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Lake Macquarie to Sydney idea taking off


Direct flights from Lake Macquarie to Sydney that take 35-minutes gate-to-gate and depart and return five times a day – that’s the plan Lake Mac Airlines founder Paul Lister hopes will soon take off.

Since Aeropelican’s wings were clipped in 2001 by the demise of Ansett, Lister has been dreaming of taking to the skies with regular passenger flights from Lake Macquarie Airport to Sydney Kingsford Smith Airport.

That dream is now growing wings, with the airline actively seeking investors to come onboard to support the recommencement of flights.  

And, with the cost of road transport increasing, Paul believes this is an idea that is set to soar.

“We’re looking to re-establish the commuter air service that used to operate here 19 years ago,” he said.

“Market research suggests that numbers are extremely strong.

“We think the service will be very popular and very competitive in its pricing if you add up the cost of tolls, plus fuel, plus parking at Sydney Airport.”

Lake Mac Airlines

Passenger flights between Lake Macquarie and Sydney were originally serviced by Aeropelican, before it relocated to Newcastle Airport in Williamtown, in 2004.

The 35-minute journey between Marks Point and Sydney’s Kingsford Smith Airport welcomed 92,000 passengers per year during its reign, which lasted from 1968 to 2004.

When the final flight departed the airstrip (also known as Belmont Airport and Pelican Airport) in 2004, Paul says it was a sad day for regional aviation and the Lake Macquarie community.

“When Ansett was placed into administration in 2001 following a financial collapse and liquidation, the Aeropelican fleet was sold off to an international company and that’s where it ended.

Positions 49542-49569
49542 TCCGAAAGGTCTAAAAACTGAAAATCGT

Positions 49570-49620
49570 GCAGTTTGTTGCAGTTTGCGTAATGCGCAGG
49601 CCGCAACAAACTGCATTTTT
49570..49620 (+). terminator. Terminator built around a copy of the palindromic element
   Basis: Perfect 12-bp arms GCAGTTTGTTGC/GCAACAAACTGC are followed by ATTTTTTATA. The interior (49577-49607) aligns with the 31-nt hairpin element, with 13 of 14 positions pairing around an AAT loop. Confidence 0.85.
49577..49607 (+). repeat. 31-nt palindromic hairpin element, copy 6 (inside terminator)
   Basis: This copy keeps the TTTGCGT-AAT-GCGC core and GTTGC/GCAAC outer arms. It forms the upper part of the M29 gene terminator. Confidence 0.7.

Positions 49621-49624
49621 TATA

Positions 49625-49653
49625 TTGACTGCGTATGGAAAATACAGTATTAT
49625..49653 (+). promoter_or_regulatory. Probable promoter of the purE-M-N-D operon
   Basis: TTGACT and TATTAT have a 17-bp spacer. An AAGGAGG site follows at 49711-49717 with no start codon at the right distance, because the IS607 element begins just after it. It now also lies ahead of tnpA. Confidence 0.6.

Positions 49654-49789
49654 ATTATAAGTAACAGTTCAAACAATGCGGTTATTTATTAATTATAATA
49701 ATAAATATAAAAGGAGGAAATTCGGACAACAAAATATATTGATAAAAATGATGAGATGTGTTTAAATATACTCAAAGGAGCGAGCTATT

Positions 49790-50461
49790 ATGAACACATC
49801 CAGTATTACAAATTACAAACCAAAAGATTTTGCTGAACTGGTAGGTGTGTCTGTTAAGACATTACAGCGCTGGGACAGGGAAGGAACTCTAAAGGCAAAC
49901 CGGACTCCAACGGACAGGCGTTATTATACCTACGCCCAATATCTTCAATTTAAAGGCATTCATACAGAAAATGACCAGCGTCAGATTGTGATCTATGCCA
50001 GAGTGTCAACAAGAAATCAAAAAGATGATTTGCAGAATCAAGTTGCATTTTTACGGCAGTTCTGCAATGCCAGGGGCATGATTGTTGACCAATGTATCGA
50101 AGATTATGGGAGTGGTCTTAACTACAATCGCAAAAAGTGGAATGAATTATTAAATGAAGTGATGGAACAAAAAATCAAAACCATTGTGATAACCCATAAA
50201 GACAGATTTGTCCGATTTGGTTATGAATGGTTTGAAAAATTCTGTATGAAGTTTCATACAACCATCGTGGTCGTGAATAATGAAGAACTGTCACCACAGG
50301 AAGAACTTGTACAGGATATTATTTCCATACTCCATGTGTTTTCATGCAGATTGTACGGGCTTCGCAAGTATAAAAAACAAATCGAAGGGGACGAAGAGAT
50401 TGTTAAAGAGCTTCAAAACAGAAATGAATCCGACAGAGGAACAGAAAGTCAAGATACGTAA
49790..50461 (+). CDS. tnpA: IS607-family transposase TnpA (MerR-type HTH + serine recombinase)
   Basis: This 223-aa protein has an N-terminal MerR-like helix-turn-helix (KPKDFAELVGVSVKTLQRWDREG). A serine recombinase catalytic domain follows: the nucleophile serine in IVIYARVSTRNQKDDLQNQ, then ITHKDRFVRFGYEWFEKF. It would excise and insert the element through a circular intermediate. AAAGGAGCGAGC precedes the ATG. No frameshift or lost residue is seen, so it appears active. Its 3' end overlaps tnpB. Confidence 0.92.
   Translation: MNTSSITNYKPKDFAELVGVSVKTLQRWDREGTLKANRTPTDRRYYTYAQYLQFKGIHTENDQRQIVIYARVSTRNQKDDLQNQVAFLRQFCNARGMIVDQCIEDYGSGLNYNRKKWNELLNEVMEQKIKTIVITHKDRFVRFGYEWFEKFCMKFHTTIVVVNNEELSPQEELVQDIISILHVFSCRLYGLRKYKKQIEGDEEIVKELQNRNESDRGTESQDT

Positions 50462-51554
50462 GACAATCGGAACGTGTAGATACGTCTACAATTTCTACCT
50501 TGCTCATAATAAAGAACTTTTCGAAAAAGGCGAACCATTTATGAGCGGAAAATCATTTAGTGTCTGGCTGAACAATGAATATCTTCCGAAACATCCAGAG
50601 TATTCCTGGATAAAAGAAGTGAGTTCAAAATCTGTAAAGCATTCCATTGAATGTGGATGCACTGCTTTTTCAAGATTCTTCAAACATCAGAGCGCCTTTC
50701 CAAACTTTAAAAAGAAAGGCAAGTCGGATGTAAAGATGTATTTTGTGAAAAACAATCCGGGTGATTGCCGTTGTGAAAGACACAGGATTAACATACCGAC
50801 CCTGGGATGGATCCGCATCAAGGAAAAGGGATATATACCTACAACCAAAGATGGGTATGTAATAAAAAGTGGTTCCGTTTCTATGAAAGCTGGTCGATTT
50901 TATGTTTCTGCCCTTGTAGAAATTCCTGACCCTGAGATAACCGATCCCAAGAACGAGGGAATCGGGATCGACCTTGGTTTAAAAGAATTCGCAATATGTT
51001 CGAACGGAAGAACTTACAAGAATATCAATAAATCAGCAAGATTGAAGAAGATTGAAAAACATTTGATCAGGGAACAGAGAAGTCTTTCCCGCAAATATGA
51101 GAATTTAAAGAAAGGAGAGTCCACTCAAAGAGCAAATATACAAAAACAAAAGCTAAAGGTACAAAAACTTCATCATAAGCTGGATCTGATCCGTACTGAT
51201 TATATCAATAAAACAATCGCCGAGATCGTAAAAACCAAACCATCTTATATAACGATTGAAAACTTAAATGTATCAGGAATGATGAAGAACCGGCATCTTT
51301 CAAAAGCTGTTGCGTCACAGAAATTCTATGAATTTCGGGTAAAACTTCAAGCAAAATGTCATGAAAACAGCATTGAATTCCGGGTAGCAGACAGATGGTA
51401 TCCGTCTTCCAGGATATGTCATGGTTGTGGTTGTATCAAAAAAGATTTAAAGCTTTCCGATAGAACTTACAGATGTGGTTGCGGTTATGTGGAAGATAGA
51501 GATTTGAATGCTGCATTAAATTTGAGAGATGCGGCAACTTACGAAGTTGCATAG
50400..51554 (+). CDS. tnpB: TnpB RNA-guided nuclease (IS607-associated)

“It was a shame, and I think now is the perfect time to return the service.”

Lake Mac Airlines has developed a comprehensive business plan that would see multiple services fly between Lake Macquarie Airport in Marks Point, to Sydney Kingsford Smith Airport each day.

Lake Mac Airlines

By partnering with an experienced aircraft operator the company plans to offer an alternative to travelling between the state’s capital and the Hunter region.

“For people from Lake Macquarie it makes no sense to drive north to Newcastle Airport to fly south, and we want to give people an alternative to driving.

“Travelling on the M1 these days is like a lottery, you never know what the traffic is going to be like or if there will be accidents that frequently close the motorway,” Paul adds. 

“There are 93 destinations available from Sydney Airport, think about the overseas and domestic flight connections and of course the tourism opportunities for Lake Macquarie.”

In fact, Paul has thought of little else but the possibilities of the launch of Lake Mac Airlines for the past 12 months.

And the response from the community he says, has been encouraging.

“The messages of support on social media have all been positive,” he told Newcastle Weekly.

Lake Mac Airlines is planning on using the Cessna Grand Caravan, a turbo-prop aircraft configured for nine passengers plus crew, or the brand new twin engined Tecnam P2012. 

Lake Mac Airlines director Paul Lister (middle) says his plan to reestablish a commuter air service between Lake Macquarie and Sydney has received the support of Dantia board members Joshua Sattler (left) and Chris Liddell (right).

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